A GIRL ENGINEER


| November/December 1972


Preface

The following article was published in a magazine 'Power' in the December issue of 1900. I thought you might like to reprint it in your Iron-Men Album.

The girl mentioned was my mother's sister. The mill was idle several years after Miss Stout left to work in Columbus as secretary for a real estate firm. Her father died in 1914 and the mill was sold to Mr. White of Athens, Ohio whose mill had burned. I understand the stone burrs are still used for grinding at White's mill.

Miss Stout later married Chas. Zigler and lived in Columbus, Ohio. Both have passed away, but a daughter, Mrs. Alfred Sanford is living in Columbus.



Submitted by A. G. Weyand, 907 Prospect Street, Bucyrus, Ohio 44820.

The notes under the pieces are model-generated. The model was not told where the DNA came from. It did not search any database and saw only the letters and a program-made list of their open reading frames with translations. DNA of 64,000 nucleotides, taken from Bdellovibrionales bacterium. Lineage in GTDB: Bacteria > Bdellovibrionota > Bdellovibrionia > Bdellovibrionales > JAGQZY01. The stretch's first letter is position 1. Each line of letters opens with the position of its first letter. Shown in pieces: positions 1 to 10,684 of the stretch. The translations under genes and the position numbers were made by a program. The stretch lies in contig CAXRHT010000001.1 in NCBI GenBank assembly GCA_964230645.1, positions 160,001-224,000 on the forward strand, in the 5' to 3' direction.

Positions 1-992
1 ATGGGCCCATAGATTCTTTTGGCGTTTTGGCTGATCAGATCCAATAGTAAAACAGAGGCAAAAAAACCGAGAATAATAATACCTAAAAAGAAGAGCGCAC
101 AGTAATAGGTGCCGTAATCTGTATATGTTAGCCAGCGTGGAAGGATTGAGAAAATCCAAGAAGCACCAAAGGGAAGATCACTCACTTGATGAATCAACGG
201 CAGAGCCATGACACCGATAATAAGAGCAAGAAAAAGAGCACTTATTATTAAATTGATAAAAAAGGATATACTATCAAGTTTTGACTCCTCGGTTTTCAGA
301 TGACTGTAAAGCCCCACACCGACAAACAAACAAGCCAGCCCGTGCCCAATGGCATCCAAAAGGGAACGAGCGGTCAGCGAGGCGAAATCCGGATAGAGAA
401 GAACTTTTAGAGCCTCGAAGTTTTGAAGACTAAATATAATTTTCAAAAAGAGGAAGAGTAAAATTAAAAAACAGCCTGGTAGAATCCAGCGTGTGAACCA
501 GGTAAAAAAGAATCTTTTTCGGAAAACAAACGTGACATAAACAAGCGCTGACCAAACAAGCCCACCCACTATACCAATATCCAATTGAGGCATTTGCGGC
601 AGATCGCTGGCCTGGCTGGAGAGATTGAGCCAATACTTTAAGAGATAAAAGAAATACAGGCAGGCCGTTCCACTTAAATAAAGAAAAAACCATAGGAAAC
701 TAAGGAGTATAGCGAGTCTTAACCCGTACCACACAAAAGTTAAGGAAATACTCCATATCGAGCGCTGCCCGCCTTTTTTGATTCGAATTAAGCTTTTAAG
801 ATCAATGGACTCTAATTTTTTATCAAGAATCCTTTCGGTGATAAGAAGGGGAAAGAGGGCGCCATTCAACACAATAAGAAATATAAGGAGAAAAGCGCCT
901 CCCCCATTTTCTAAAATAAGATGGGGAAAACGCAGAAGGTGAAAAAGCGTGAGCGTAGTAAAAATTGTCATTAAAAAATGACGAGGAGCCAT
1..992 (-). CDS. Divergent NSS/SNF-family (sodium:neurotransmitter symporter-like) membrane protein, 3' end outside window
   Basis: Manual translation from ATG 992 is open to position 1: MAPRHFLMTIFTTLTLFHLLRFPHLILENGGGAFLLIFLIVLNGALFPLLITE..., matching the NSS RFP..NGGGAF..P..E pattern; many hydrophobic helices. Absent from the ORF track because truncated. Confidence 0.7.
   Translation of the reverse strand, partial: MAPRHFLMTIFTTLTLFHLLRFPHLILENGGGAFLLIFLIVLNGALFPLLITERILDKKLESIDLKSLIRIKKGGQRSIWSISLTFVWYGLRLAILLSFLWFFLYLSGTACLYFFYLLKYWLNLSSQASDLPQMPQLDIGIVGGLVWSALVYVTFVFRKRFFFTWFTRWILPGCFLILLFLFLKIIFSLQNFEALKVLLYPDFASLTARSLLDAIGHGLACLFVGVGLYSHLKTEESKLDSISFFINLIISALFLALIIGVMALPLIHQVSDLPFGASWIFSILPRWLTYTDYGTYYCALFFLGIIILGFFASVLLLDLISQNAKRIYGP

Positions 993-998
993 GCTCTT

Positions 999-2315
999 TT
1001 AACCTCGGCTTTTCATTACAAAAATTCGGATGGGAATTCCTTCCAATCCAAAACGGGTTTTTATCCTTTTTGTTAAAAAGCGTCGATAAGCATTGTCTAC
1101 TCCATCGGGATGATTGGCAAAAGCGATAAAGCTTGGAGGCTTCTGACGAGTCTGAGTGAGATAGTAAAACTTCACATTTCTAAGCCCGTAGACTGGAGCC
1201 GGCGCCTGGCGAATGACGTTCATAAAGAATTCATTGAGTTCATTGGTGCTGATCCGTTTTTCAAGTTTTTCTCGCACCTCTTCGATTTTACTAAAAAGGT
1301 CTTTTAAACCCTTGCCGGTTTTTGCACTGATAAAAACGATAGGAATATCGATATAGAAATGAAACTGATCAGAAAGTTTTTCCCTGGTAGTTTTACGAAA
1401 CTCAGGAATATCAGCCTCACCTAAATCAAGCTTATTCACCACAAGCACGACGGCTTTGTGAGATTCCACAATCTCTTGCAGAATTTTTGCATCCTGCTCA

As a consequence of the passage of a state license law in Ohio last year a girl engineer has been discovered in that state. There is at Dyesville a fifty barrel flour mill, and when the inspector arrived he found the steam plant in charge of a young lady of less than twenty years of age. Inquiring as to who was the regular engineer he was informed that she was in full and regular charge, firing the boiler, tending the engine and running the mill as well. Upon being informed that she could not continue without a license she indicated her willingness to be examined, passed a creditable examination, and there was nothing for the inspector to do but to give her a certificate. Upon reading of the occurrence we wrote to the young lady, verifying the report and obtained her consent to pose for the picture reproduced herewith. Her name is Miss Alverda Stout. Less than two years ago, at the age of seventeen, she entered the mill, which belongs to her father, as bookkeeper, became interested in the milling processes and the machinery and mastered its operation, including that of the engine and boiler, of which she has been for some time in sole charge. The photograph shows her costume, with gloves, cap and rainy-day skirt, and the appearance of the plant, which the inspector says is well kept up. The readers of our correspondence department will recall a lady contributor to that department who used to discuss engineering questions with interest and intelligence, but this lady is, we think, without question the first who can show a license as a regular engineer. This is an extension of the feminine of endeavor in a new direction in which we venture to predict, it will not extend very far.














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